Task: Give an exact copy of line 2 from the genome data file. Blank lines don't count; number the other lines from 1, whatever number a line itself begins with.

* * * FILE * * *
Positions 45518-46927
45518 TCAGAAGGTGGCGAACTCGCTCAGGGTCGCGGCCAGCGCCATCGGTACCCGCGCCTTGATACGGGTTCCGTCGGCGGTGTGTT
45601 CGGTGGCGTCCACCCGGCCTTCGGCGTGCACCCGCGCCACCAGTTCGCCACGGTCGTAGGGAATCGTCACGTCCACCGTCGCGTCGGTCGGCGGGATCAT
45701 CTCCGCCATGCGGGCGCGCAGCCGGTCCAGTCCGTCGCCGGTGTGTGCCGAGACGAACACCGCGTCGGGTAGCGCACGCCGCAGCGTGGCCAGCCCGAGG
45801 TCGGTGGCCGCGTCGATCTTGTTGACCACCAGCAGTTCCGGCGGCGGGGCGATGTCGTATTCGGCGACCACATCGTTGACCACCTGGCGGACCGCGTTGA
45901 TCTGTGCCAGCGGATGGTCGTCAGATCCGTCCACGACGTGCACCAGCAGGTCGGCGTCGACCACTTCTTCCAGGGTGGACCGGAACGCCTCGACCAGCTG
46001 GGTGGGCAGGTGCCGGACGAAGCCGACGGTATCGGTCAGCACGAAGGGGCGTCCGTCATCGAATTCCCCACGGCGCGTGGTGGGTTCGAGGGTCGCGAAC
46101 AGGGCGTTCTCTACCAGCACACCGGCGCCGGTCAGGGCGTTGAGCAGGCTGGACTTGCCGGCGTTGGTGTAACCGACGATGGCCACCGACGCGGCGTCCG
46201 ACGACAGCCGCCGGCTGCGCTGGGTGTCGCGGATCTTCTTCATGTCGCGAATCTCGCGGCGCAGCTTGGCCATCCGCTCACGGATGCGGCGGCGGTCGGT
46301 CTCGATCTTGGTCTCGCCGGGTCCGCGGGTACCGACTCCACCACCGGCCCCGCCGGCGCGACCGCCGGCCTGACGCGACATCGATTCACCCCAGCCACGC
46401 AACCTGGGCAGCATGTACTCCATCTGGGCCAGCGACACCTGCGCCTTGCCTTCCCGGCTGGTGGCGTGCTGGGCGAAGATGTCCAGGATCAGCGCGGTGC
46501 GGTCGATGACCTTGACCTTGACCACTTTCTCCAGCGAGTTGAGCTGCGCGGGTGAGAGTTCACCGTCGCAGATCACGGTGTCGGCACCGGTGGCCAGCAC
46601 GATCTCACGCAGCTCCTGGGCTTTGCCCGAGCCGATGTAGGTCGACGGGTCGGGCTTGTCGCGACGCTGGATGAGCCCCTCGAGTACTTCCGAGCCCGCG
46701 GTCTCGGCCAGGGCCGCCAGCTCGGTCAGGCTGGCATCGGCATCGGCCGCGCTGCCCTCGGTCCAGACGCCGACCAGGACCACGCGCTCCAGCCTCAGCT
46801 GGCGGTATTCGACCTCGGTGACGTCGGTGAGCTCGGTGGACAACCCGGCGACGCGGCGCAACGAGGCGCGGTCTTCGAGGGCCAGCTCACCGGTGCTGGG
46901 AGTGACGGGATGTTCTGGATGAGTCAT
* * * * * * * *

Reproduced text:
45518 TCAGAAGGTGGCGAACTCGCTCAGGGTCGCGGCCAGCGCCATCGGTACCCGCGCCTTGATACGGGTTCCGTCGGCGGTGTGTT